D. IMPACT PUBLICATIONS Manassas Park, VA Page iv Copyright © 1998 by Caryl Rae Krannich All rights reserved. Printed in the United States of America. No part of this book may be used or reproduced in any manner whatsoever without written permission of the publisher: IMPACT PUBLICATIONS, 9104-N Manassas Drive, Manassas Park, VA 20111, Tel. 703/361-7300. cm. Includes index. 5´1dc21 98-10594 CIP Page v Contents Dedication x Introduction xi Before You Begin 1 Facing the #1 Fear 1 101 Secrets Revealed 2 Common Myths of Making Presentations 4 Your Presentation Comfort Quotient 5 Plan To Exceed Expectations 8 1 Prepare Early 8 2 Plan to Be Effective 10 3 Determine Your Goal 12 4 Analyze the Audience 14 5 Consider the Situation 18 6 Highlight Your Strengths 20 7 Minimize Your Weaknesses 20 8 Sleuth the Rest of the Program 23 Build Your BodyYour Speech Body 25 9 Gather Information 25 10 Limit Your Time 26 Page vi 11 Limit Your Focus 27 12 Develop the Speech Body First 27 13 Determine Your Main Points 28 14 Use Supporting Materials Liberally: Build Credibility 30 15 Use Quotations/Testimony 31 16 Use Statistics 33 17 Use Examples 35 18 Tell Stories 36 19 Use Comparison & Contrasts 38 20 Demonstrate 40 21 Define Unfamiliar Terms 40 22 Use Visual Aids Effectively 42 23 Restate Ideas in a Variety of Ways 47 24 Organize Ideas For Easy Understanding 47 25 Put Your Ideas in Sequential Order 48 26 Put Your Ideas in Spatial Order 49 27 Organize Your Ideas By Category 50 28 Discuss a Problem and Its Solution 50 29 Provide Listeners a Statement of Reasons 51 30 Provide Listeners With Comparative Advantages 52 31 Use the Criteria-Satisfaction Method 53 32 Use the Negative Method 54 Command AttentionYour Introduction Sets the Tone 55 33 Refer to the Subject or Occasion 56 34 Begin With a Powerful Quotation 56 35 Ask a Rhetorical Question 57 36 Make a Startling Statement 58 37 Keep Listeners in Suspense 60 38 Engage Listeners With a Vivid Illustration 61 39 Hit Listeners With a Humorous Anecdote 63 40 Orient Your Listeners 65 41 Build Rapport 66 42 Provide Explicit Motivation 69 43 Establish Credibility 70 Page vii Close With Power 74 44 Summarize Your Main Points 75 45 Refer to the Subject or Occasion 76 46 End With a Powerful Quotation 76 47 Ask a Rhetorical Question 77 48 Make a Startling Statement 77 49 Leave Listeners With a Vivid Illustration 77 50 Leave Listeners With a Humorous Anecdote 77 51 Issue a Challenge or Appeal 78 52 Keep a Second Closing in Reserve 78 Prepare Like a Pro 80 53 Check the Speaking Environment Prior to Your Presentation 80 54 Change Environmental Elements to Fit Your Style and Goal 82 55 Prepare Your "Introducer" With an Introduction 83 56 Select a Title That's a Hit 84 57 Use the 3-Minute Prep For Unexpected Speeches 86 58 Determine Your Delivery Method 87 59 Prepare Notes (Extemporaneous) 91 60 Prepare a Manuscript (Manuscript or Memorized) 95 61 Time Your Speech 96 62 Edit, Edit, Edit 97 63 Anticipate Questions From the Audience 97 64 Have Questions Ready to "Throw in the Ring" 98 Control Fear 100 65 Solid Preparation Is Your Best Defense 101 66 Be Totally Familiar With Your Introduction 102 67 Practice Out Loud-Often 103 68 Record Your Speech 105 69 Practice Mentally 105 70 Focus On IdeasNot Exact Phrases 106 71 Concentrate On Your Message Rather Than On Yourself 107 Page viii 72 Nervousness Connects You to the Human Race 108 73 Remember: You Appear Much More Confident Than You Feel 109 74 Breathe Deeply From Your Diaphragm 110 75 Channel Your Adrenaline 111 76 Dress For the Occasion: Dress to Build Confidence 111 77 "Psych" Yourself Into Readiness 114 Command Attention: Your Demeanor Conveys Authority 116 78 Approach the Lectern With Confidence 117 79 Get Set Before You Speak 118 80 Stand Erect Behind the Lectern 119 81 Distribute Your Weight Evenly on Both Feet 120 82 Project Your Voice: Speak With Authority 120 83 Convey Dynamism 122 84 Conclude; Then Leave the Lectern With Confidence 122 Sharpen Your Delivery 124 85 Speak Clearly 125 86 Vary Your Pace: Pace For Your Listeners 126 87 Pause Often 127 88 Limit Use of Vocalized Pauses & Fillers 129 89 Vary Your Inflection 131 90 Look At Everyone Frequently 132 91 Use Movement to Maintain Attention 133 92 Use Natural Gestures to Generate Interest 134 93 Talk With Your ListenersNot At Them 135 94 Hide Your "Errors" 136 95 Leave Playthings At Your Seat 137 96 Use a Microphone Effectively, But Use It Sparingly 138 Page ix Respond to Your Audience 141 97 Communicate Your Enthusiasm As Well As Your Ideas: Use Audience Feedback 142 98 Be YourselfYour Best Self 143 And In Conclusion 144 99 Keep a File of Stories and Quotations 144 100 Seek & Accept Opportunities to Speak 145 101 Practice Makes PerfectAn Adage Gone Wrong 145 Appendix 148 9 Secrets to Command Attention 148 10 Secrets to Control Fear 149 11 Secrets to Build Credibility 150 10 Secrets to Prepare Like a Pro 151 8 Secrets to Close With Power 152 10 Secrets to Sharpen Your Delivery 153 Index 155 Author 158 Page x Dedicated to the many people in my life who mentored my accomplishments or encouraged their completion To my mother, Marjorie Woodring, who made educa- tion both important and possible.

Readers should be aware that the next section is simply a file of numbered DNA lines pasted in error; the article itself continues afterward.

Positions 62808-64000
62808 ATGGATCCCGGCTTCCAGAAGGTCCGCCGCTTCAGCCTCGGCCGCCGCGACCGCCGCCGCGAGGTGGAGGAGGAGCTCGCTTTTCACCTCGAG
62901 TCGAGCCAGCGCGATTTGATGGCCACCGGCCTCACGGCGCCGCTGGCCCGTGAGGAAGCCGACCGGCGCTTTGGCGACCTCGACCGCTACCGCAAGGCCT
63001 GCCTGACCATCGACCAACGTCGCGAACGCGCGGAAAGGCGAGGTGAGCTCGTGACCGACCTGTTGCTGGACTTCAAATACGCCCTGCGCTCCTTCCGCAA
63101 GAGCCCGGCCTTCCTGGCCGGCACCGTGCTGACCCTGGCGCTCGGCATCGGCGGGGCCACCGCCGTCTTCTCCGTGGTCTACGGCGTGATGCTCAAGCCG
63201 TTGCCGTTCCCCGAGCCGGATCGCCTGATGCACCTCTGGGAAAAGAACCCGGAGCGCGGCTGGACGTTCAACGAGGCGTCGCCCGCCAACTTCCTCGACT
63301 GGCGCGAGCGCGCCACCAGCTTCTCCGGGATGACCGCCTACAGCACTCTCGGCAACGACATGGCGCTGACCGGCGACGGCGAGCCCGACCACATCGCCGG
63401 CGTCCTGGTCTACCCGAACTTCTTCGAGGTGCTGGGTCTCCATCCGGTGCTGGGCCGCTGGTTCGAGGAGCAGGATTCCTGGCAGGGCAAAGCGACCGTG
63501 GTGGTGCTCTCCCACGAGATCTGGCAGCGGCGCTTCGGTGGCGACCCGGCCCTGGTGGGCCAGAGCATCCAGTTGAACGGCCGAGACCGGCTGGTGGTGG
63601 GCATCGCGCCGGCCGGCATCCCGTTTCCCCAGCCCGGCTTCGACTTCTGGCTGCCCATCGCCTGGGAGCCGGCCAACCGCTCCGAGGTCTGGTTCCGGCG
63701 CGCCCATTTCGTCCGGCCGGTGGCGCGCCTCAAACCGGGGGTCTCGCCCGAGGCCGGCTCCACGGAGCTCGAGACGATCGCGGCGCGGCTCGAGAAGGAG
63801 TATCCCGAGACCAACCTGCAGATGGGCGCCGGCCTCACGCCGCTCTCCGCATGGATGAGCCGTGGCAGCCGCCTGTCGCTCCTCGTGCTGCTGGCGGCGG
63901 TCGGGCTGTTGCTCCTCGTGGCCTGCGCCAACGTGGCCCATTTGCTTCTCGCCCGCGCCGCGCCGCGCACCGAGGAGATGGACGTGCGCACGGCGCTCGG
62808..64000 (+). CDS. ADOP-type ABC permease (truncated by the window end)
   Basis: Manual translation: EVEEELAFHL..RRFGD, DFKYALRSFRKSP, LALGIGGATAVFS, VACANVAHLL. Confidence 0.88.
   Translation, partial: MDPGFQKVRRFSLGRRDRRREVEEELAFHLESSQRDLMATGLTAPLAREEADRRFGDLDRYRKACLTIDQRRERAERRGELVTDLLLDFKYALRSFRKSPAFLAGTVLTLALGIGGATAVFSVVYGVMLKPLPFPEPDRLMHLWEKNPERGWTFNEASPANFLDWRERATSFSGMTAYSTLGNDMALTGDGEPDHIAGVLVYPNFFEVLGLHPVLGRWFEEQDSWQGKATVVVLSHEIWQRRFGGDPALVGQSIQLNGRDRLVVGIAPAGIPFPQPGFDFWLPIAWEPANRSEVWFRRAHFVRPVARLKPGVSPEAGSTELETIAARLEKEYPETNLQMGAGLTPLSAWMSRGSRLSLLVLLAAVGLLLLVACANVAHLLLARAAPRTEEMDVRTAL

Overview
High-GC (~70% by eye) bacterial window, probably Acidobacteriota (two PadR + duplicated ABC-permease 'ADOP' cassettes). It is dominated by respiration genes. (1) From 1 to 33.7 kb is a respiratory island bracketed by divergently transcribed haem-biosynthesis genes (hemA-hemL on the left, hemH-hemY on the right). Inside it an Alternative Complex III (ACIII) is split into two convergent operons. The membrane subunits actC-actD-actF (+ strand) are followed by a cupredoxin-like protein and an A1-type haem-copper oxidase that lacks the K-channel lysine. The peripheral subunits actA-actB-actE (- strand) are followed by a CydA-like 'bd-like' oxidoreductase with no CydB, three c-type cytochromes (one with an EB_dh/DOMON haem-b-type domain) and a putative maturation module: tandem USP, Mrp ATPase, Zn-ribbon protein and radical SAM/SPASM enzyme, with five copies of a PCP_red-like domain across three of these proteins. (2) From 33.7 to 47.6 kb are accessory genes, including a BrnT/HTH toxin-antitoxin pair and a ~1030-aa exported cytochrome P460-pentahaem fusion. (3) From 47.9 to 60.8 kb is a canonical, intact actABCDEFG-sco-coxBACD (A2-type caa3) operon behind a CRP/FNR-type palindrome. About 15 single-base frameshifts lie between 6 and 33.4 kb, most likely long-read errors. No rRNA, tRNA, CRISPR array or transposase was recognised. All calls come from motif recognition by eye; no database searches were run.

101 Secrets of Highly Effective Speakers: Controlling Fear, Commanding Attention by Caryl Rae Krannich